The scope and character of our center's activities are perhaps unique, the center's activities are unique, but in many other ways, they are typical of the work being done by hundreds of nongovernmental organizations that strive for human rights and peace.


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West Point Honor System
Its Objectives and Procedures
By Major General Maxwell D. Taylor
Superintendent, U. S. Military Academy

MAJOR GENERAL MAXWELL D. TAYLOR
The Honor System at West Point is the outgrowth of many years of development and experience. The need for such a system is implicit in the mission of the Military Academy to develop military leaders. These leaders must have strength of character as well as intellectual and physical vigor.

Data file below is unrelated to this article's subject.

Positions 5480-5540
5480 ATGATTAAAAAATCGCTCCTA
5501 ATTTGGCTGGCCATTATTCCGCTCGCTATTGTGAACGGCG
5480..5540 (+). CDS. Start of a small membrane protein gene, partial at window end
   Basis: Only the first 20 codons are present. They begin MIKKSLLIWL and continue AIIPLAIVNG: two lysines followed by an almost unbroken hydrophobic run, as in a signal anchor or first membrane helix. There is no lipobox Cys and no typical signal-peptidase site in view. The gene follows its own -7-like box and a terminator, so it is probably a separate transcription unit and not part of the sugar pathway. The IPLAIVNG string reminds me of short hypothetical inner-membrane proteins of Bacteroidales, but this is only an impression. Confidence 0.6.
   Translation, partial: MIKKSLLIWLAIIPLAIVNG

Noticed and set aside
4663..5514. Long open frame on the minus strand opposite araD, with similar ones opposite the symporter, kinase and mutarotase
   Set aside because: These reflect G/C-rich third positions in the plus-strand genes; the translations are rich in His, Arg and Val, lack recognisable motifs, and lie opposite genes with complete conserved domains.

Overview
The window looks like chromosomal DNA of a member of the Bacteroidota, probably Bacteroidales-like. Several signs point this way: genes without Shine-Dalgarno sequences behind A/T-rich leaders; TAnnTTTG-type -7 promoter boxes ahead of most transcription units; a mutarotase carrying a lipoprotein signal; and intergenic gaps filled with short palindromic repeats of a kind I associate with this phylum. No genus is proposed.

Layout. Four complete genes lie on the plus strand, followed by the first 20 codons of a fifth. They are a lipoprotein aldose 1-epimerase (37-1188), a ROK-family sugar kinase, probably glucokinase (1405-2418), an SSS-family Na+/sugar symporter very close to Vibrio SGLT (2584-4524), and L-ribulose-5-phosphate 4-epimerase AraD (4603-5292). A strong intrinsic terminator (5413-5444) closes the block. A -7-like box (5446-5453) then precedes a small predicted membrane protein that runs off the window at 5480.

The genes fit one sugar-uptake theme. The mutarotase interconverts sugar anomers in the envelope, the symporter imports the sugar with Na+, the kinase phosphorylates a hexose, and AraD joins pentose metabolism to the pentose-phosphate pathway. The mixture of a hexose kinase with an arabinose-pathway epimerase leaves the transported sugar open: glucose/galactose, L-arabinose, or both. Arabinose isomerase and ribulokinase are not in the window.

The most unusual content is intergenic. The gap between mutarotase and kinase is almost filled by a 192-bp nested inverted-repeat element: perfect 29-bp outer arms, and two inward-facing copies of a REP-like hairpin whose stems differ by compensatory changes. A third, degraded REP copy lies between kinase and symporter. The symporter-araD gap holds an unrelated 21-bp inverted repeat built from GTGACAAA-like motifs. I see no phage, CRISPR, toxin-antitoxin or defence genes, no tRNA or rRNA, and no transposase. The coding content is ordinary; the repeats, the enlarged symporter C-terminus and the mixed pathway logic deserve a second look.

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President Dwight D. Eisenhower
Farewell Address January 17, 1961 (Military-Industrial Complex Speech)

robert e. lee
President
Dwight D. Eisenhower
USMA-1915
My fellow Americans:

Three days from now, after half a century in the service of our country, I shall lay down the responsibilities of office as, in traditional and solemn ceremony, the authority of the Presidency is vested in my successor.

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Dwight D. Eisenhower
Douglas MacArthur
USMA-1903

Douglas MacArthur: Duty, Honor Country